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|Title:||Adam Smith, Adam Ferguson and the division of labour|
|Citation:||Proceedings of the Australasian Political Studies Association Conference, University of Adelaide, 29 September - 1 October 2004 : pp. www 1-39|
|Part of:||Proceedings of the Australasian Political Studies Association Conference 2004|
|Conference Name:||Australasian Political Studies Association Conference (2004 : Adelaide, South Australia)|
|Abstract:||Although some scholars have attempted to cast Adam Smith as a thinker deeply interested in politics and focused upon the importance of the role of legislators in human affairs, this paper suggests that Smith’s project is basically an exercise in anti-politics. Though he did, of course, reserve some limited functions for government in order to solve a number of otherwise intractable problems of collective action, on the whole, Smith regarded politicians and legislators as factious, interfering, self-interested and generally knavish; more likely to disrupt the system of natural liberty (and therefore the prosperity and harmony of the polity) than aid it. Though Smith did express strong political opinions on a number of specific issues (for example, the separation of church and state; the management of Scottish affairs; American independence and the use of standing armies) this paper suggests that readings of Smith as positively political are exaggerated.|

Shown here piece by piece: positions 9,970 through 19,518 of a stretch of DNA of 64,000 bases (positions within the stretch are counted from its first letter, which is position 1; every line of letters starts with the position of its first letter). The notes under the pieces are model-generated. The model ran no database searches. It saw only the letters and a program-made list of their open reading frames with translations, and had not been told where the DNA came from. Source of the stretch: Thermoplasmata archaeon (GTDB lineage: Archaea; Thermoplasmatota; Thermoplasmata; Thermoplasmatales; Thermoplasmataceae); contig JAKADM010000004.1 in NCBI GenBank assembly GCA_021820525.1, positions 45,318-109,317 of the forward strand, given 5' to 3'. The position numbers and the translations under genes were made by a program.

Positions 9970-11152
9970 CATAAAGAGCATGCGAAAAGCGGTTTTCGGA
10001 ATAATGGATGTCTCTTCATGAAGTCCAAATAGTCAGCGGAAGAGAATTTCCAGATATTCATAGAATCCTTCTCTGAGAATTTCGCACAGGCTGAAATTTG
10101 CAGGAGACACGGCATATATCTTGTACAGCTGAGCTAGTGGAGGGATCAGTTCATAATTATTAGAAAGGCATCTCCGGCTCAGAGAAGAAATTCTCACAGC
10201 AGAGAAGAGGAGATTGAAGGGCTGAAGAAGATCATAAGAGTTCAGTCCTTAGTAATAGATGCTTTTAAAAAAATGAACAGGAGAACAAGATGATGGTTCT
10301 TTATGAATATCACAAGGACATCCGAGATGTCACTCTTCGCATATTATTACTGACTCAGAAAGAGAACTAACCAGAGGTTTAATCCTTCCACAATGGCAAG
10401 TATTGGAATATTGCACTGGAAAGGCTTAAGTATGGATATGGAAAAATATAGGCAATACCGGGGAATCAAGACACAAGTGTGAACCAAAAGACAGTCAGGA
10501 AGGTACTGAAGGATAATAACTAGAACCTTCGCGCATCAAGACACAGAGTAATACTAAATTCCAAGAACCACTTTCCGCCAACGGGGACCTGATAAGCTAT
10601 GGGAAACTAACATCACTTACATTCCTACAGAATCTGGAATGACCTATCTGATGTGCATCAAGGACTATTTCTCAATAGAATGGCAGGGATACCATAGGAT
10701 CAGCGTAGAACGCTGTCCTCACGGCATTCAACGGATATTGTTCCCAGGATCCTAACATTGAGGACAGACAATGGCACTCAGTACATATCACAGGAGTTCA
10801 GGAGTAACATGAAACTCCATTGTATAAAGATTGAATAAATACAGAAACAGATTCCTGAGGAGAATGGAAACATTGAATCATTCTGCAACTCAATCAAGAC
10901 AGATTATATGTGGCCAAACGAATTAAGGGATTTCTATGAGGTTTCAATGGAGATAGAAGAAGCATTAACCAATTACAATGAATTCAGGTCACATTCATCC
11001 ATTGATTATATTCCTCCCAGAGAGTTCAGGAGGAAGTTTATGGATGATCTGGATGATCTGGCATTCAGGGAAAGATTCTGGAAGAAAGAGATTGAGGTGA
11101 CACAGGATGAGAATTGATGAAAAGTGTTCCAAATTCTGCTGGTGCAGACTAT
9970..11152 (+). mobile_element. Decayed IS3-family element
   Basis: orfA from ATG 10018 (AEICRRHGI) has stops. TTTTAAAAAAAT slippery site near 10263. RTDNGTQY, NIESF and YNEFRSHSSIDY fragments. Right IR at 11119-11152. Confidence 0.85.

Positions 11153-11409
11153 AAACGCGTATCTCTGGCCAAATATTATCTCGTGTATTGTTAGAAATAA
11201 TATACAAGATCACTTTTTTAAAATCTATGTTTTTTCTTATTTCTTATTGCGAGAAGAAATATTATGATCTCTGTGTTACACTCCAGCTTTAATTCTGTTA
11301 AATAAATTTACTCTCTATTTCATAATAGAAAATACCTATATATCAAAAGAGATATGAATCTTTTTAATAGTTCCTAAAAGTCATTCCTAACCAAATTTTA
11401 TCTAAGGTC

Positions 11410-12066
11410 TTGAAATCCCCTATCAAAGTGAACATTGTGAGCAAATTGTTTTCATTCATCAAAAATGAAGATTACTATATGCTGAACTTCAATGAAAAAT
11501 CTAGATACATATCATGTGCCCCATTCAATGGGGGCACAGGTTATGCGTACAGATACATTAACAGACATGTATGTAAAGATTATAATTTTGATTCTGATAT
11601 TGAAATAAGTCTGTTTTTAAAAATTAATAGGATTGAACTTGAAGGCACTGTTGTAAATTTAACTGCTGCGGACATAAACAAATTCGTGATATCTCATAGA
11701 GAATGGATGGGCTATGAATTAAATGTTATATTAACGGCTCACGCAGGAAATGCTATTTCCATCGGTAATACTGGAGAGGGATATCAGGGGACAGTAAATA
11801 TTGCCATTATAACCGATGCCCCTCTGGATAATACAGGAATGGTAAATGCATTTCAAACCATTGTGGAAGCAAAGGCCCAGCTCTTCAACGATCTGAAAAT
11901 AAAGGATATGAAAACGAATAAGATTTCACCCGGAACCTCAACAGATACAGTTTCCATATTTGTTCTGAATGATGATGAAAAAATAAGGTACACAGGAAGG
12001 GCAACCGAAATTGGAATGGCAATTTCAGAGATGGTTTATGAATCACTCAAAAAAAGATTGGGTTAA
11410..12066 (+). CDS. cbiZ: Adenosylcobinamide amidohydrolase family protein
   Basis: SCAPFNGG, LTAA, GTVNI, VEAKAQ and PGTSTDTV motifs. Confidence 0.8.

|Appears in Collections:||Politics publications|
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